And so the plan is hatched. Christy’s plan and the plan of the

Mars One mas­ter­minds, who have been re­leas­ing a steady rain of press re­leases doc­u­ment­ing their progress in­clud­ing an ini­tial pur­chase of satel­lites and plans to raise the es­ti­mated six bil­lion dol­lars nec­es­sary to send waves of equip­ment, then peo­ple, on a one-way trip to live out the rest of their lives on Mars.

The se­lec­tion of can­di­dates is a big part of the plan. Hence­forth, Mars One is hop­ing to raise money and fur­ther sup­port by turn­ing the se­lec­tion process into a re­al­ity TV broad­cast, which could even con­tinue af­ter they’ve left Earth, with cam­eras on­board to chron­i­cle their ar­rival and es­tab­lish­ment of the colony. But that’s a decade down the road. For now, Christy is one of 1,058 peo­ple se­lected from around the world for the next phase. (There are 75 Cana­di­ans and 301 Amer­i­cans tapped for fur­ther con­sid­er­a­tion.) I ask Christy what comes next as her life and the Mars One plan be­gin to in­ter­sect. She says she’s wait­ing to find out. (At the time of our con­ver­sa­tion, it had been three months or so since her se­lec­tion.) So far, not much has been es­tab­lished be­yond the hazy plan to turn the whole thing into a TV show. I ask Christy if she knew she was sign­ing up for a re­al­ity TV production. “That’s not my fa­vorite part,” she says flatly. But she’ll per­se­vere. She’s hired a per­sonal trainer. She’s tak­ing classes on­line to in­crease her sci­en­tific knowhow. She’s do­ing in­ter­views, prac­tic­ing her abil­ity to be a Mars One am­bas­sador, an­tic­i­pat­ing that she’ll be ex­pected to, as she puts it, “evan­ge­lize for the project.”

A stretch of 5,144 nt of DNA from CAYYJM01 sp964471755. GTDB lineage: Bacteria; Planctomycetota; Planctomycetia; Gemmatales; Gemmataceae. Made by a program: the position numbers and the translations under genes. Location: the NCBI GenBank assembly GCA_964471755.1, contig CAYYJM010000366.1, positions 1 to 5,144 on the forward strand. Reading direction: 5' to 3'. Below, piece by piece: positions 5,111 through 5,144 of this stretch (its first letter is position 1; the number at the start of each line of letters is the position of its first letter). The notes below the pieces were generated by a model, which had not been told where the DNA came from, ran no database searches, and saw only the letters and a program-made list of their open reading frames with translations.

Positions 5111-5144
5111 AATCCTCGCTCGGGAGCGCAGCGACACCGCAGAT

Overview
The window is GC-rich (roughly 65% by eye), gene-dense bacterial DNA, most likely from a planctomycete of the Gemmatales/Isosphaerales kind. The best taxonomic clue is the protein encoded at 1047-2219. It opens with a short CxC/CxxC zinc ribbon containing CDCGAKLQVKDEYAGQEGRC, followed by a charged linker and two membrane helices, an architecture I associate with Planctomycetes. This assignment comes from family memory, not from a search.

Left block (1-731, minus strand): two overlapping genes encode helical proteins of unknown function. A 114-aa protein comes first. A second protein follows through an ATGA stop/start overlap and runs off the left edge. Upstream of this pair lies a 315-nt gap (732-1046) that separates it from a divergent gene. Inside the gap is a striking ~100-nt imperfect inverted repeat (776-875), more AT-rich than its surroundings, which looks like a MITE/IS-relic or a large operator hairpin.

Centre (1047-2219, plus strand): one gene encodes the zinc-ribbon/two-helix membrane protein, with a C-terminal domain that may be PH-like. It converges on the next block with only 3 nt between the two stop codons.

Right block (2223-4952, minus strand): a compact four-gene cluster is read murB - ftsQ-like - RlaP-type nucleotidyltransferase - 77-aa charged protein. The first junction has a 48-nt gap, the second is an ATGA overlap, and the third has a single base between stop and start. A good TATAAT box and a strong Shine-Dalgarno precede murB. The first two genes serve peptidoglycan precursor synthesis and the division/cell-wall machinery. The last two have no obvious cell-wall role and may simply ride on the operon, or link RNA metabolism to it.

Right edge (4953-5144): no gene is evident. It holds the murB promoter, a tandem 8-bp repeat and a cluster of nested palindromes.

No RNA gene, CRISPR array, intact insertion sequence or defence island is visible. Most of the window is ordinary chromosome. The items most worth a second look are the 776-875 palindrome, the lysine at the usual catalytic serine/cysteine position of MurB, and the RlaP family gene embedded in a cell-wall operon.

I ask Christy to tell me more about what good she thinks will come out of all of this. I mean, it’s not as if there is much of a fu­ture for a hu­man colony on Mars, a planet with no breath­able at­mos­phere (as of yet!), a planet